After ten months, sixty releases, and countless re-evaluations of the API, I am extremely proud to introduce Harp, a new kind of static web server that has built-in preprocessing. I encourage you to give it a try.
Why another static web server?
We already have extremely reliable open source static web servers of which NGINX is the obvious gold standard. Yet there is a paradigm shift happening in the way that front-end's are being built that I feel warrants a different type of static server. I can't imagine NGINX or Apache will focus on these trends, here is what I'm seeing...
Modern Web Languages - Languages that compile to HTML/CSS/JS are becoming quite useful and they are maturing very quickly. It has become clear that languages such as Jade, LESS, and CoffeeScript are here to stay and Markdown has become common place when writing content for the web. Regardless of your opinion, people are gravitating towards these tools at an alarming rate and you are likely at a disadvantage if you are not using any of them.
The following graph is taken form google trends (units are relative to each other)
Bootstrap Mania - Bootstrap has been much more a cultural shift than a technical shift, but it's a significant one. Bootstrap's adoption rate is like nothing we have seen before. Seemingly overnight everyone started using it. As of this writing Bootstrap is the most watched open source library on Github with over 59k stars. Bootstrap, which is written with LESS has helped bring CSS precompilers to the forefront. Foundation (written in SASS) is a similar library that many prefer over Bootstrap. Topcoat, a more performance focused modular approach and is written with Stylus. It too shows a lot of promise.
Advent of BaaS - The obvious question with building front-end applications is where does the state live? Fortunately there are many services solving this problem. Parse, Firebase, Kinvey, to name a few. Even Dropbox has entered the space with their Datastore API. We also have open-source initiatives such as Hood.ie, TogetherJS, and Helios which all look promising. The most astonishing thing is how incredibly powerful these services are. MVPs will be shipping faster than ever.
Time will tell but it seems to me that our current offering of static web servers are not suitable for this shift.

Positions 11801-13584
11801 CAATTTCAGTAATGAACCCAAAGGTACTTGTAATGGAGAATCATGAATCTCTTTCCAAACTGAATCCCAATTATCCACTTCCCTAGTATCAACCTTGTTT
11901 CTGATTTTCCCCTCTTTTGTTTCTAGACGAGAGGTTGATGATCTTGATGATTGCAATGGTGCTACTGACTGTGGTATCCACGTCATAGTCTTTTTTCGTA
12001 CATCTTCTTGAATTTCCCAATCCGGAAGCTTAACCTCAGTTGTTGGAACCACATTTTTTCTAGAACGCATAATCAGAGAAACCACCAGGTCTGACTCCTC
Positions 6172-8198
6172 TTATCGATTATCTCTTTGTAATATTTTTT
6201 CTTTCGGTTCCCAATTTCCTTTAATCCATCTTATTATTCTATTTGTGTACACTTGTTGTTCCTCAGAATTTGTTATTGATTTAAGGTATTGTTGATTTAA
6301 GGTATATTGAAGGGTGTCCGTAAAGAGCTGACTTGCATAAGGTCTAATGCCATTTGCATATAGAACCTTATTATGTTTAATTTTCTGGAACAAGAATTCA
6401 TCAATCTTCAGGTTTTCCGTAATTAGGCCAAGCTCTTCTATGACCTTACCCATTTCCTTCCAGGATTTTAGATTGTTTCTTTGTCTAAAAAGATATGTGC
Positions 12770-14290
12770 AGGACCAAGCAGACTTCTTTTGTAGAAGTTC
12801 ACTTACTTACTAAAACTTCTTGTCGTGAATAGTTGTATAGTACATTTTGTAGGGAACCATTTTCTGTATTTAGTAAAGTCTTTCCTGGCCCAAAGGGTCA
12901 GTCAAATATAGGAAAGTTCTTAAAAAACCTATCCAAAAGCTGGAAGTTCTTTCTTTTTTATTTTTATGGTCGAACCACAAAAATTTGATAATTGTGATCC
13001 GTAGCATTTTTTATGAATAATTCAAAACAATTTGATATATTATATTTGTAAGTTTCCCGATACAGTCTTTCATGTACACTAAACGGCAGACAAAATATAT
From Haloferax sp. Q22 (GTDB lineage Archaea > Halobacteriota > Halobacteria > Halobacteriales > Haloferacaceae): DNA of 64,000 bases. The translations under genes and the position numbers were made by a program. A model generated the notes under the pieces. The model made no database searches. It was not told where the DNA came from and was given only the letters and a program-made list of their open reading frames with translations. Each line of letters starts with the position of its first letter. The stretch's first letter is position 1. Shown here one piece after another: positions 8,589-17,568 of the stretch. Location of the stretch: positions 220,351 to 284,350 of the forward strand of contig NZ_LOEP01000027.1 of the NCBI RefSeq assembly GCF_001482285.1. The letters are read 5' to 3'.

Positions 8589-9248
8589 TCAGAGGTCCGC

How does Harp help?
Imagine you were choosing between PNG or JPEG for an image you wanted to serve. You would simply pick the right format for that use case because web servers support either, you need only drop the file in. That is exactly what Harp does with modern web languages. Want to use Stylus? Just name your file with a
.styl extension. Prefer LESS’ syntax? Just drop in the LESS source files and go to work. Or use a combination of both, Harp doesn't care. Harp knows to compile and serve
main.styl when main.css is requested, OR
main.less if that file exists instead. It’s that simple.
Lets say your project looks like the following...
myproject/ +- index.jade
index.jade files looks like so...
!!! html head title Harp Demo body h1 Hello World
harp server --port 9000 in the root directory and when a request comes in for the index.html file. Harp is aware that in the event that the HTML does not exist to compile and serve the
index.jade as one might expect.
BTW - Harp also generates static sites!
But don't call it a Static Site Generator. If you want to compile your application to be served by a traditional static web server, Harp has you covered. Simply run
harp compile --output ../www and you have HTML/CSS/JS ready to be shipped anywhere you like.
www/ +- index.html
Here is a video with more details (jump to 6:53 to see how well Harp works with Bootstrap).
This is only a small part of what Harp does. It also gives you the trusted Layout/Partial paradigm and custom metadata for dynamically stitching together your site but I'll touch more on this later. Subscribe or follow to get future updates.
I hope this helps give you insight into how Harp works and the motivation for building it. I look forward to see what uses people find for it. In closing I would like to thank all the amazing developers contributing to the open source projects that make Harp possible, including contributers to Harp itself. Harp rests on your shoulders and is nothing without you. Also, special thanks to Mozilla for helping Harp find its way via the Mozilla WebFWD program. Your guidance was critical in this process.